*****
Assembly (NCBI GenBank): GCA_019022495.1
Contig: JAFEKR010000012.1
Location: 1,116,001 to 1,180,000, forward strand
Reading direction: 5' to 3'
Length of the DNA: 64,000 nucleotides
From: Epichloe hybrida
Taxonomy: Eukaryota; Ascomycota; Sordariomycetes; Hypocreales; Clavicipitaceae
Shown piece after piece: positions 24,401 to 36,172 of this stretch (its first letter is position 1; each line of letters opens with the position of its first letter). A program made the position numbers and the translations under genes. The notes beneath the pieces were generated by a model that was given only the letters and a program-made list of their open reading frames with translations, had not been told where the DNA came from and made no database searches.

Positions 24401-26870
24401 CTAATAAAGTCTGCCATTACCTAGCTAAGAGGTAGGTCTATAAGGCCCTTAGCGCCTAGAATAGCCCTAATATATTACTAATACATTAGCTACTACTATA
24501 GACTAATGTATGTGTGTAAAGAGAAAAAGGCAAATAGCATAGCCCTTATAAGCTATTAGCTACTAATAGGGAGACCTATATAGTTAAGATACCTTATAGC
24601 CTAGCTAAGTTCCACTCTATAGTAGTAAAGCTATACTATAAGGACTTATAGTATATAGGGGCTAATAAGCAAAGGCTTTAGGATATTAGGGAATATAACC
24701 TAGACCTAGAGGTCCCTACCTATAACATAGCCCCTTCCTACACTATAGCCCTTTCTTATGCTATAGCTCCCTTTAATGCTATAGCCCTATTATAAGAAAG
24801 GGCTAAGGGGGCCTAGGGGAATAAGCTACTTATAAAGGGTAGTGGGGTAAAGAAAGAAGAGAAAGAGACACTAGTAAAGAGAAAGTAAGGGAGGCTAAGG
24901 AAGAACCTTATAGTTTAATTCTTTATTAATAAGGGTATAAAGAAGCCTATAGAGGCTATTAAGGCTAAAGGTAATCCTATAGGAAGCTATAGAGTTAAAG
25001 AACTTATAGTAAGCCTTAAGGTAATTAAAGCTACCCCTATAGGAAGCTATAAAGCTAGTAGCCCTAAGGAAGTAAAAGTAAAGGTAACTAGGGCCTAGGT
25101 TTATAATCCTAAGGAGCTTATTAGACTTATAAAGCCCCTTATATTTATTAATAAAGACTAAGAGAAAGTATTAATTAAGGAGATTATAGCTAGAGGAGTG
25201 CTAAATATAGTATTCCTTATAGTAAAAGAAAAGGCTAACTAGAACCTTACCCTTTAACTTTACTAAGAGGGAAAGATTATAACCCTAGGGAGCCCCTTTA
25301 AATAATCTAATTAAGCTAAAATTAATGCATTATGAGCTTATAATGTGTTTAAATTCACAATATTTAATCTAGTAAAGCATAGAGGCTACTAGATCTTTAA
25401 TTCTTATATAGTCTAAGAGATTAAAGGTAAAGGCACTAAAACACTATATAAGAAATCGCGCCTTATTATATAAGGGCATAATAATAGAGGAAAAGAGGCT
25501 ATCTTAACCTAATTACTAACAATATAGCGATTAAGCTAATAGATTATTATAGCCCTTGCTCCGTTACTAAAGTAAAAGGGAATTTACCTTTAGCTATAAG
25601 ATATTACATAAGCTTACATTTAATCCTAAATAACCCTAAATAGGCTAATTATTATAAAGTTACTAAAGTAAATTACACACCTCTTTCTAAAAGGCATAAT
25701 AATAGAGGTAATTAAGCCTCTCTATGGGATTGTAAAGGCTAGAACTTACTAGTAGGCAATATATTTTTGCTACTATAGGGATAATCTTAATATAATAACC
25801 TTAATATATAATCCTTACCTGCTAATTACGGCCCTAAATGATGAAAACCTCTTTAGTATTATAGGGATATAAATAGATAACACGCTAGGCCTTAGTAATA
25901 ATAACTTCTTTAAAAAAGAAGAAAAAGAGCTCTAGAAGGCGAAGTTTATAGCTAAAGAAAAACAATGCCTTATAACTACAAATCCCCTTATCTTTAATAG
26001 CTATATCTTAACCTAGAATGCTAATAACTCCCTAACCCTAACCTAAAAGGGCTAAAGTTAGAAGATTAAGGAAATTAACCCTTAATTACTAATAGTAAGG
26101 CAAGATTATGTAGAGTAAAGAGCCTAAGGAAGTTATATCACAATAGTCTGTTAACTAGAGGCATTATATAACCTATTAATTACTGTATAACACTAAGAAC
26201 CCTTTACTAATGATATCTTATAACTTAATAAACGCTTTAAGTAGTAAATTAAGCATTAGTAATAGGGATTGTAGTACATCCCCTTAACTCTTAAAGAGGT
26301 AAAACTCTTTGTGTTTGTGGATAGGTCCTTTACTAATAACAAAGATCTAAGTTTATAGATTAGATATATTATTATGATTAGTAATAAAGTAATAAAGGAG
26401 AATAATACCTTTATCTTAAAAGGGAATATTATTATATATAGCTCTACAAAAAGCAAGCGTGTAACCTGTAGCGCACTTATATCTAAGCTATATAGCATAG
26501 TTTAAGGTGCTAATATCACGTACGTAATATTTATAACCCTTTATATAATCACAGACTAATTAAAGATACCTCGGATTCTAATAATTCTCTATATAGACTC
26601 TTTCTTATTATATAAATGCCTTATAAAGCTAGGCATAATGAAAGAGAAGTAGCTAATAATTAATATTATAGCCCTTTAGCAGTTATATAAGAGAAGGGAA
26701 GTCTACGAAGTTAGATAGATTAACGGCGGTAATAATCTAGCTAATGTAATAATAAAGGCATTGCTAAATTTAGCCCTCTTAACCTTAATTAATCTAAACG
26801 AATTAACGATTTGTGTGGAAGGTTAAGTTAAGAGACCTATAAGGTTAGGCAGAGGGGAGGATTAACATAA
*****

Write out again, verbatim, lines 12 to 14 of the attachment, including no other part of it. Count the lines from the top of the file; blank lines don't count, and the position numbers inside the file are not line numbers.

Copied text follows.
24601 CTAGCTAAGTTCCACTCTATAGTAGTAAAGCTATACTATAAGGACTTATAGTATATAGGGGCTAATAAGCAAAGGCTTTAGGATATTAGGGAATATAACC
24701 TAGACCTAGAGGTCCCTACCTATAACATAGCCCCTTCCTACACTATAGCCCTTTCTTATGCTATAGCTCCCTTTAATGCTATAGCCCTATTATAAGAAAG
24801 GGCTAAGGGGGCCTAGGGGAATAAGCTACTTATAAAGGGTAGTGGGGTAAAGAAAGAAGAGAAAGAGACACTAGTAAAGAGAAAGTAAGGGAGGCTAAGG